How to Start an Ergonomic Program at Your Company?

Having a company means several responsibilities, and one of the essential responsibilities in the company is to implement an ergonomic program, but how? If you are wondering the same and thinking about how to start an ergonomic program at your company? You have just landed in the right place. 

Implementing an ergonomic program can reduce risk factors that lead to employees’ discomfort. Several primary risk factors can be easily reduced due to ergonomic improvement, which often results in employees being more productive, efficient, & having more job satisfaction.

Before knowing how to start an ergonomic program at your company, we should first understand more about an ergonomic program.

What is an Ergonomic Program?

An ergonomic program refers to a step-by-step process that assists in finding, analysing, and reducing another risk to worker safety at the workplace. It focuses on how carrying out tasks impacts the individual ability and how those tasks affect the employee’s health.

It’s often a collaborative effort between worker and employer. It contains worker safety training to avoid risk factors and apply improved procedures to prevent identified risks.

An ergonomic program may contain an assessment of duties & design of worksites that can cause a workplace injury. A program must include concise communication between worker and employer to identify risks. It could be a situation that can harm employees at the workplace.

Why Does Your Company Needs an Ergonomic Program?

You must have heard of musculoskeletal disorders MSDs are severe injuries affecting joints, muscles, ligaments, bones, and other tissue in the back or limbs. Millions of workers are affected by these injuries every year. A survey report showed that MSDs was the reason for 34% of all work-related illness and injuries, costing the owner of the company millions of dollars in the name of medical expenses, missed workdays, compensation costs, hiring replacement staff, and lessened productivity.

Several businesses are prone to the risk factor of musculoskeletal disorder in workers who perform tasks and jobs, including repetitive movements and overuse of muscle; these have a higher risk of MSD.

Sometimes, working in a specific position, physical trauma, constant vibration exposure, and bad posture might cause harm to the musculoskeletal system, which results in:

  • Stiffness & swelling.
  • Hernia.
  • Teras, pains, & sprains.
  • Syndrome of carpal tunnel.
  • Lower back pain.
  • Eye strain.
  • Neck strain.
  • Wrist and hand tendonitis.
  • Tennis elbow.
  • Shoulder tendonitis.

 

But, losing millions of dollars from worker injuries can be avoided by implementing an impactful ergonomic program to improve workers’ health and productivity.

How to Develop an Effective Ergonomic Program?

The science behind ergonomic programs is simple and is designed in a way that helps the worker’s job and workplace to fit the worker, rather than the different way around. Ergonomics is all about reducing and eliminating physical stress & environmental factors which affect an employee’s comfort and health. 

However, an ergonomic program should be implemented in the initial phase of a business. Setting up an ergonomic program may cost you so much, but it will save you a massive amount of money in the long run. Without an ergonomic plan, the company pays for workers’ insurance premium plans and many missed days at work.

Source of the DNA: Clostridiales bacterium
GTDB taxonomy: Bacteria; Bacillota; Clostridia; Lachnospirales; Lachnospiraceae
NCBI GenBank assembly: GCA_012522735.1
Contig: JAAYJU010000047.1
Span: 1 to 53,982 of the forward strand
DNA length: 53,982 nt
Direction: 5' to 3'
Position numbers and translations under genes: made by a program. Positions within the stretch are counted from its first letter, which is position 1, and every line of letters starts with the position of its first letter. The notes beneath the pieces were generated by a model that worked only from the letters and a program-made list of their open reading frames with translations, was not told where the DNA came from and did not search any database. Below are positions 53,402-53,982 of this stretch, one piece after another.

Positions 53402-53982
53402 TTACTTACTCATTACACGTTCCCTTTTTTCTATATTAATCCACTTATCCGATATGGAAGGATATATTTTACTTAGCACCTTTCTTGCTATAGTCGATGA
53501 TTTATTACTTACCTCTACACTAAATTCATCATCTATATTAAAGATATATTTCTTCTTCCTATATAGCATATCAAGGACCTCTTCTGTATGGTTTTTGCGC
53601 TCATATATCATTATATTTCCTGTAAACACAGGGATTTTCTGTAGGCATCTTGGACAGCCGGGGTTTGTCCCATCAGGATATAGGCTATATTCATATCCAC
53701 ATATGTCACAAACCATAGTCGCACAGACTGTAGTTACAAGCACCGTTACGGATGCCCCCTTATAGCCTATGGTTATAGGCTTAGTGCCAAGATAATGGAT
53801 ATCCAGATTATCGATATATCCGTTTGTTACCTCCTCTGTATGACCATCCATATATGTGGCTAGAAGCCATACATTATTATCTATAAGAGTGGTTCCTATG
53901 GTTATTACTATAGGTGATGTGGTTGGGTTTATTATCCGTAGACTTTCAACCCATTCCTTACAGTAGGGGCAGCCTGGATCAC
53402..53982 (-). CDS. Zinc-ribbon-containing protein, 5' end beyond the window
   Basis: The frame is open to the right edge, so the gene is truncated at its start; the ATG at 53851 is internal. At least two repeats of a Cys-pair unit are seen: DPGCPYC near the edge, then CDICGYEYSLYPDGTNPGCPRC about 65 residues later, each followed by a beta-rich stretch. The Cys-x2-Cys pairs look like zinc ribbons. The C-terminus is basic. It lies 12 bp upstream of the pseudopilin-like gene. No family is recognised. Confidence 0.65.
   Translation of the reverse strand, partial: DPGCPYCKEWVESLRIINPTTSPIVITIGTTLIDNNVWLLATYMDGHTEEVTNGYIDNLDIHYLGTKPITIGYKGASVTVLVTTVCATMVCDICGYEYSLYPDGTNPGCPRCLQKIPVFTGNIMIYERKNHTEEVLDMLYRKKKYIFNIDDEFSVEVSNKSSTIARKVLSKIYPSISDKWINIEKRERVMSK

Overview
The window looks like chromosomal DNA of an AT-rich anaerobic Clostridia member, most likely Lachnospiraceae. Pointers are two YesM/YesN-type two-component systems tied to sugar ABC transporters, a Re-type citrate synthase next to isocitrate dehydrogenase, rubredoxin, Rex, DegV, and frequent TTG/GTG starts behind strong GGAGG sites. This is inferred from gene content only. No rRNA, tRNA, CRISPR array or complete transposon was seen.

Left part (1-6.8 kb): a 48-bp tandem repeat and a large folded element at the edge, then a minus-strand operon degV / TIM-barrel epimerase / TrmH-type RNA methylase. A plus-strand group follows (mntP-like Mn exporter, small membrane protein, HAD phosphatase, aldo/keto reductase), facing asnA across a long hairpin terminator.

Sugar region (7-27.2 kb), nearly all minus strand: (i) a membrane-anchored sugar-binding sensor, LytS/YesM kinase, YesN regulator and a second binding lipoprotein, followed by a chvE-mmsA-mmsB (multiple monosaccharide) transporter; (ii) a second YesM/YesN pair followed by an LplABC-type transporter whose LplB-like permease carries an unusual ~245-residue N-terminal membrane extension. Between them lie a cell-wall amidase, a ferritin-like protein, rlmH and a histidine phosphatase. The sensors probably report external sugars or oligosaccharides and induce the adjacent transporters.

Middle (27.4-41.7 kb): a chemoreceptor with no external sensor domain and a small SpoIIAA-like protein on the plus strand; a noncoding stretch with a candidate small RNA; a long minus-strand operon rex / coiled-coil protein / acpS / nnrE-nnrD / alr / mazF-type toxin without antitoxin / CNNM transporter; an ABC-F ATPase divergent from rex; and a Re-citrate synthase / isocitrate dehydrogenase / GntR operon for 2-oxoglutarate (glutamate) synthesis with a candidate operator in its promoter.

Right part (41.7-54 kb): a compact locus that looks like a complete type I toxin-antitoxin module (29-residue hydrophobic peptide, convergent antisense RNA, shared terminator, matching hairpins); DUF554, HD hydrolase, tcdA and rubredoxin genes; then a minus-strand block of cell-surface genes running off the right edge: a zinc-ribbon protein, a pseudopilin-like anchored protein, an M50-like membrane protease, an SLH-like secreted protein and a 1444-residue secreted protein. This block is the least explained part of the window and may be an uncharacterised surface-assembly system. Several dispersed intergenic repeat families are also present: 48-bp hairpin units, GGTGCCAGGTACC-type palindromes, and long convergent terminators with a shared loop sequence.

Identify the Signs of Musculoskeletal Problems in the Workplace?

Managers or Employers should always give time to observe the environment of work and should find the clues signaling that a musculoskeletal issue is on the horizon. Specifically, an employer should look for tasks that require employees to:

Use of vibrating equipment.

To do the job, position themselves in awkward situations.

Carry or lift bulky items and lift heavyweight items.

Being engaged for a longer time in a repetitive motion.

Being seated in the same position for an extended period.

Type for longer periods.

Using excessive force repeatedly.

After performing their job, workers should speak with the employer about their comfort and health.

What to Implement in an Ergonomics Program?

Implement Effective Controls for High-risk Tasks

  • Once the employer has identified the risk factor of MSD, he should take action immediately to avoid potential problems. For the worker who remains in the same position for a longer time, the employer can schedule a timely break for such person, invest in a good ergonomically designed chair, or make the worker learn some exercise for blood flow and muscle supply.

Train Workers on Avoiding Musculoskeletal Disorder

  • A worker should be given training and be aware of position, circumstances, and tasks that increase the chances of developing an MSD to avoid this hazardous condition. If offered a regular program, workers can learn to lift the weight without straining their backs. Desk workers or other workers required to stand must understand the appropriate posture to avoid MSD.

Advantages of an Ergonomics Program

We can utilize ergonomics to boost physical efficiency and reduces injury. However, it needed genuine participation from all workers and regular commitment.

Let’s discuss the benefits of implementing an ergonomic program in your company, and if you are wondering how to start an ergonomic program at your company? We will go to this after going through the benefits of the ergonomic program in the company.

Health Improvement

  • It is legit that workers that work in an ergonomic workplace have improved health. It begins with the cardiovascular system and spreads to other areas. Your heart will be healthier if you work at an ergonomic workplace than it should be in a familiar environment. 

    As you adjust the workstation to fit your height, workers will feel less stress in their bodies. The natural process will get your back from straining. Because your blood flow would be optimal, you would be reducing swelling on the legs. 

Improved Mental Sight

  • An ergonomic environment strengthens muscles, minimizes pain, and increases blood flow; combined, this means improved mental health. When you feel cozy, the task can be focused better at hand.

    Employer and Employee would experience low anxiety, improved focus and moods, and increased awareness. It means more and improving concentration power with better-focused concentration comes higher productivity levels.

Higher Productivity Level

  • We all want our workers to have better productivity. Ergonomics make the workstation feel more natural and lead your worker to increase productivity. The better your workers will feel, the more they want to go. You can shift your standard environment to ergonomic, leading you to success.